The court then went on to find that, although the animals were livestock, they were no longer “running at large” because the defendant, as well as the plaintiff, was engaged in trying to round them up and thus was actively asserting control over them. Because of this, the situation was different from that in many cases under the Running at Large Act, where the owner of the livestock negligently or improperly allowed the livestock to wander freely. Id. at 308–09, 311 Ill.Dec. 758, 869 N.E.2d 432. The court held that the claim was most appropriately brought under the Animal Control Act, not the Running at Large Act, reversed the trial court's order regarding the Animal Control Act claim, and remanded for further proceedings. Id. at 309, 311 Ill.Dec. 758, 869 N.E.2d 432.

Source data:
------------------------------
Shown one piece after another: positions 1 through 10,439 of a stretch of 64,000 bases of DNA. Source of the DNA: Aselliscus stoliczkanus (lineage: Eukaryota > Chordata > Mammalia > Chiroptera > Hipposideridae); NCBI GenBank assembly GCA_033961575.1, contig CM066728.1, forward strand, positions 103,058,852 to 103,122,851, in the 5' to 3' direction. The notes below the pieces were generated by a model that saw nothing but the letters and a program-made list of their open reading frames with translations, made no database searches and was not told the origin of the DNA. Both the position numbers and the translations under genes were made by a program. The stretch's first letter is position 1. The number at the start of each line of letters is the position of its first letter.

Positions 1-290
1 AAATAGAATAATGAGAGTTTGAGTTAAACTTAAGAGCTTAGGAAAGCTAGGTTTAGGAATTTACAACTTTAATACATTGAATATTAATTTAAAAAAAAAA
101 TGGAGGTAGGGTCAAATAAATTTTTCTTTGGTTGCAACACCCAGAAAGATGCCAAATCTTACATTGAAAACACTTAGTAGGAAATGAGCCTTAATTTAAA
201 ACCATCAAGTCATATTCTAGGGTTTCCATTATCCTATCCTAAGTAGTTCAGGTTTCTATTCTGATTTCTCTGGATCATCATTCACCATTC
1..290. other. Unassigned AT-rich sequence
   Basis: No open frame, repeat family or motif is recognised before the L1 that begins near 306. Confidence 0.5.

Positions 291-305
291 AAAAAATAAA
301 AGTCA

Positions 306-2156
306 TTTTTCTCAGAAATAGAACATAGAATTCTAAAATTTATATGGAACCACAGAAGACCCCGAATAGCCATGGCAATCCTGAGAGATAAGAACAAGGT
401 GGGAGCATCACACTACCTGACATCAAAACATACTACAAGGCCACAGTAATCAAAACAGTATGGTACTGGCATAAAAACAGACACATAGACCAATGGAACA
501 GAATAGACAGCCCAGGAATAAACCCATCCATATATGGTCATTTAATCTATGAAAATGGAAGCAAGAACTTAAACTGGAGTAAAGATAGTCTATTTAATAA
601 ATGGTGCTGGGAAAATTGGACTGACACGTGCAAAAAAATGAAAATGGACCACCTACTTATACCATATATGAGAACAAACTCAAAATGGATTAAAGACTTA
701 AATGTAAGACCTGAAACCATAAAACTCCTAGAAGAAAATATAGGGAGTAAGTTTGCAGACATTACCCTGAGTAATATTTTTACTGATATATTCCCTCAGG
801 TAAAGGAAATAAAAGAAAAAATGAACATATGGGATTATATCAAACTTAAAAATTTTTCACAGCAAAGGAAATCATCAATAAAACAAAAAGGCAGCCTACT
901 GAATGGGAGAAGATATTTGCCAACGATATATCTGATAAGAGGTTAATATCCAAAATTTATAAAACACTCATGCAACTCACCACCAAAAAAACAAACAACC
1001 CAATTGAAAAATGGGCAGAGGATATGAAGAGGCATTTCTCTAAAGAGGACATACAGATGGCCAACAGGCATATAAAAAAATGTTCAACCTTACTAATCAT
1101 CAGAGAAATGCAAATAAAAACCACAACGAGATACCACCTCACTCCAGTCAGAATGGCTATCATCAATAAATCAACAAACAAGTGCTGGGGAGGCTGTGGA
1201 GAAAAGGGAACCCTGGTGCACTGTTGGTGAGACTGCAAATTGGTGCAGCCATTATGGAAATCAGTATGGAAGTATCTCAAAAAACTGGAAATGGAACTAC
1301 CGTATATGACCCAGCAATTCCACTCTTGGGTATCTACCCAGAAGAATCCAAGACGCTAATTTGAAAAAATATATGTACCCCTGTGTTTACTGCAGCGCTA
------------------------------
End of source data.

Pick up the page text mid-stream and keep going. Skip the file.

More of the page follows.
¶ 26 File is one of several cases from other districts of the appellate court in which the court has considered which animal liability statute better applies to the facts in the case before it—the Animal Control Act, under which an animal's owner is liable for any damage caused by his animal to someone who is where he has a right to be, or the Running at Large Act, under which the owner can avoid liability by showing that he was not negligent in allowing the animal to escape its confinement. See, e.g., Id. (Fourth District); Moore v. Roberts, 193 Ill.App.3d 541, 140 Ill.Dec. 405, 549 N.E.2d 1277 (1990) (Fourth District); Chittum v. Evanston Fuel & Material Co., 92 Ill.App.3d 188, 48 Ill.Dec. 110, 416 N.E.2d 5 (1980) (First District). Contrary to those cases, in this district we have held that if the animal running loose is defined as “livestock” under the Running at Large Act, then that statute must be applied, not the Animal Control Act. Abadie v. Royer, 215 Ill.App.3d 444, 449, 158 Ill.Dec. 913, 574 N.E.2d 1306 (1991) (overruled on other grounds by Corona v. Malm, 315 Ill.App.3d 692, 248 Ill.Dec. 818, 735 N.E.2d 138 (2000)); McQueen v. Erickson, 61 Ill.App.3d 859, 862, 19 Ill.Dec. 113, 378 N.E.2d 614 (1978); see also Zears v. Davison, 154 Ill.App.3d 408, 107 Ill.Dec. 150, 506 N.E.2d 1041 (1987) (Third District case reaching the same conclusion). In addition, the case at hand raises only the issue of whether the plaintiff can state a claim under the Running at Large Act when that statute is considered in isolation, not whether the Animal Control Act or the Running at Large Act is the more appropriate vehicle for his claim. Accordingly, File is neither controlling nor directly on point.